Packard’s 15th Series was introduced on September 3, 1936, with an incredible 50 models available for 1937. With the success of its 120 Model, Packard decided to go even further into the mid-price territory with the introduction of the Six, priced just $100 more than the top models of Chevrolet, Ford, and Plymouth. Now Packard dealers could offer new vehicles in nearly every price class, and the market responded accordingly. Packard produced a record 109,518 cars, a number the company had never attained before nor would ever again achieve in its history. Ninety percent of its sales were concentrated within the new Six and 120 model lines. Appropriately, Packard’s advertising pitch was “finer cars at lower prices.”
This was Packard’s first six-cylinder car since 1928. Unlike the earlier Six, which was identical to larger models, this was a more scaled-down version of the larger Packards. The engine design was new, too, but essentially a miniaturized version of the 120’s eight-cylinder block without two cylinders. Producing 100 horsepower at 3,500 rpm, the new six was capable of 90–100 mph top speeds. Officially called the Series 115-C, the Six was a bona-fide Packard, with all the elite Packard amenities of superb quality, comfort, handling, quietness, and service.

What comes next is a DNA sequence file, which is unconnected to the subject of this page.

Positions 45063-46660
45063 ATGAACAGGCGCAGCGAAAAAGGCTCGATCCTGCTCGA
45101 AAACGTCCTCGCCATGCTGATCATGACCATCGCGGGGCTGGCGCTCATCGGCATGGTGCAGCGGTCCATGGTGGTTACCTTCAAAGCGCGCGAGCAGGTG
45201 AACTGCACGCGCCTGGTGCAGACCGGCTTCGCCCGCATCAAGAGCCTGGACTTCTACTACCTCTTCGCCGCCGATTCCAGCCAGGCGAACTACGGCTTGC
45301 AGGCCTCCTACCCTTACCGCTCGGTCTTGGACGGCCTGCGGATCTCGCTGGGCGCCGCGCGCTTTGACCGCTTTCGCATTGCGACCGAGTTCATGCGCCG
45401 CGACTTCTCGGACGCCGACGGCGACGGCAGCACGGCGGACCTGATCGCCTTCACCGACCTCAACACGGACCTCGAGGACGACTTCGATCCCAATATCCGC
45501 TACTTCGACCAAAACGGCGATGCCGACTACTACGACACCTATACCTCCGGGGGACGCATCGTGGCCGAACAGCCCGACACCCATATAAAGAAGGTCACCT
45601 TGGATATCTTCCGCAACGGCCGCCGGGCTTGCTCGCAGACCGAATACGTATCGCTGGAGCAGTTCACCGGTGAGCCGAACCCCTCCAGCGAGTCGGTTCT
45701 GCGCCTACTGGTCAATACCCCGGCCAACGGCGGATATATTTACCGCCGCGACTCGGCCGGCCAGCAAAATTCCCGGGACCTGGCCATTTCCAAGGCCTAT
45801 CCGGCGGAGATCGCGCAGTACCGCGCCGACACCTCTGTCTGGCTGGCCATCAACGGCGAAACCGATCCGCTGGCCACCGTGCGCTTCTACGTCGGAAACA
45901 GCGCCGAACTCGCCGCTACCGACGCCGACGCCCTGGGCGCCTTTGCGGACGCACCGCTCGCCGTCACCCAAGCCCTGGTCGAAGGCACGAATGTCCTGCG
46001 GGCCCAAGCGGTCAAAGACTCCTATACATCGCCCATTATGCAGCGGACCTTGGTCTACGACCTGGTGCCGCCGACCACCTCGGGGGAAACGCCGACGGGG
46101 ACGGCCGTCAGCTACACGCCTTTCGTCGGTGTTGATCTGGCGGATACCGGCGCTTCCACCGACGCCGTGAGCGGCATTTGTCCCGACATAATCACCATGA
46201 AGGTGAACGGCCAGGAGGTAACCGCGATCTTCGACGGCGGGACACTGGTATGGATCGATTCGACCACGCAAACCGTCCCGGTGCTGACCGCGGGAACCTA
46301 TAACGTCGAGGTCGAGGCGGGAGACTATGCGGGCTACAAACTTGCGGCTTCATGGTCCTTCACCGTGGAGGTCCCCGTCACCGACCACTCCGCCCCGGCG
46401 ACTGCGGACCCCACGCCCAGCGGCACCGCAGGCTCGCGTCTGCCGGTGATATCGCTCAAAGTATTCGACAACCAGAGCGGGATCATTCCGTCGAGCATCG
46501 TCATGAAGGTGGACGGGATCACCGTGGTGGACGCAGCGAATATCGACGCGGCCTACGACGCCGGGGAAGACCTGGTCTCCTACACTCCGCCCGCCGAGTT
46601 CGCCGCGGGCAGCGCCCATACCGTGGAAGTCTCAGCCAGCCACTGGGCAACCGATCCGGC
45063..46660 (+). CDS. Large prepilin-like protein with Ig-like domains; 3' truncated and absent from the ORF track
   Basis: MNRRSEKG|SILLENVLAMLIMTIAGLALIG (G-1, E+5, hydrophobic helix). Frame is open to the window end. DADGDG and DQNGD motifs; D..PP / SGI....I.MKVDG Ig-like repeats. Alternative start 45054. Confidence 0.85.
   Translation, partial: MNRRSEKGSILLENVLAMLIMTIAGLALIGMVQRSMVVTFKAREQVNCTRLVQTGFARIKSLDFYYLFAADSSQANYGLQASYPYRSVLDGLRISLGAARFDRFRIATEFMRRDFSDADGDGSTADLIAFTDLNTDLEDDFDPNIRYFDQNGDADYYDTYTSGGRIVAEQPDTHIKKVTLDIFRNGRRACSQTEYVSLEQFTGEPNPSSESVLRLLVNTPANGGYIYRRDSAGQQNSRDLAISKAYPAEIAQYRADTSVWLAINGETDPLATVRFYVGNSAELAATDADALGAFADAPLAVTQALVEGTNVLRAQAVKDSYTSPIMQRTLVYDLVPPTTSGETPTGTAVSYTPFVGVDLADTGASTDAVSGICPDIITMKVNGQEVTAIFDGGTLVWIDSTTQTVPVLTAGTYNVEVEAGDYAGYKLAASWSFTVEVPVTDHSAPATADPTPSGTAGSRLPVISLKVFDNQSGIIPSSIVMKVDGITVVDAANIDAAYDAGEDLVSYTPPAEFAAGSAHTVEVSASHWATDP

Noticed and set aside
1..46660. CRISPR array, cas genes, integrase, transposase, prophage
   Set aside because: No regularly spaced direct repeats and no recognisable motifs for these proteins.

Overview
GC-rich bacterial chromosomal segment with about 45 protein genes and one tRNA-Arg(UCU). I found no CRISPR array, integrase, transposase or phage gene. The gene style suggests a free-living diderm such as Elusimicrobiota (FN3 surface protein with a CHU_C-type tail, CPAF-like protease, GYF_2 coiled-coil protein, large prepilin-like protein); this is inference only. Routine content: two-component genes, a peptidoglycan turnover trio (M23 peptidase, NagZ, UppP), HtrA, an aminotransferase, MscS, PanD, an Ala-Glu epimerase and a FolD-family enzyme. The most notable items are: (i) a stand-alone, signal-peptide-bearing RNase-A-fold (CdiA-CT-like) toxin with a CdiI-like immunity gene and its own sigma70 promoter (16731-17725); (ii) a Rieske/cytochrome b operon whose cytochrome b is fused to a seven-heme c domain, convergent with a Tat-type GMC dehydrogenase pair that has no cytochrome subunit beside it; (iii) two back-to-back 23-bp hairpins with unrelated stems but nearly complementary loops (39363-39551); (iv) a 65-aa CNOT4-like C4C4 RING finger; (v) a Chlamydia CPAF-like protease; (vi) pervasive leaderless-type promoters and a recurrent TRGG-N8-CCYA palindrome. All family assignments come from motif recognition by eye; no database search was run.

Packards continued to be owned by notables like Bob Hope, Jack Benny, Jean Harlow, Al Jolson, Dick Powell, Irene Dunne, and President Franklin Roosevelt. In fact, Packard proudly noted that Hollywood dealer Earle C. Anthony reported more than 100 major movie stars owned Packards, which certainly didn’t hurt the sales of its lower-priced models.
Before the Second World War Packards imported to England were shipped partially completed, with final assembly were carried out in Brentford, West London. This was done by Leonard Williams’ Packard dealership, the UK distributor for Packard. This quite possibly unique Right Hand Drive Parkard 115C Convertible Coupe was supplied by Leonard Williams and Co. Ltd. of Berkeley Street in April of 1937. We understand it was intended as a 21st birthday present for a very lucky young client at the time.
Our vendor’s father discovered the Packard in a garage in 1979, where the previous owner had started on restoration of the car but had unfortunately not completed. The new owner embarked on a thorough restoration over the next seven years, after which the Packard was seen regularly at events such as the Biggin Hill International Air Fair and the Bromley Pageant of Motoring. Used and enjoyed over many years by the whole family, the Packard as been dry stored more recently until being prepared for sale. All in all a lovely motor car with a fascinating history, which we are will provide huge amounts of enjoyment for the lucky next owner.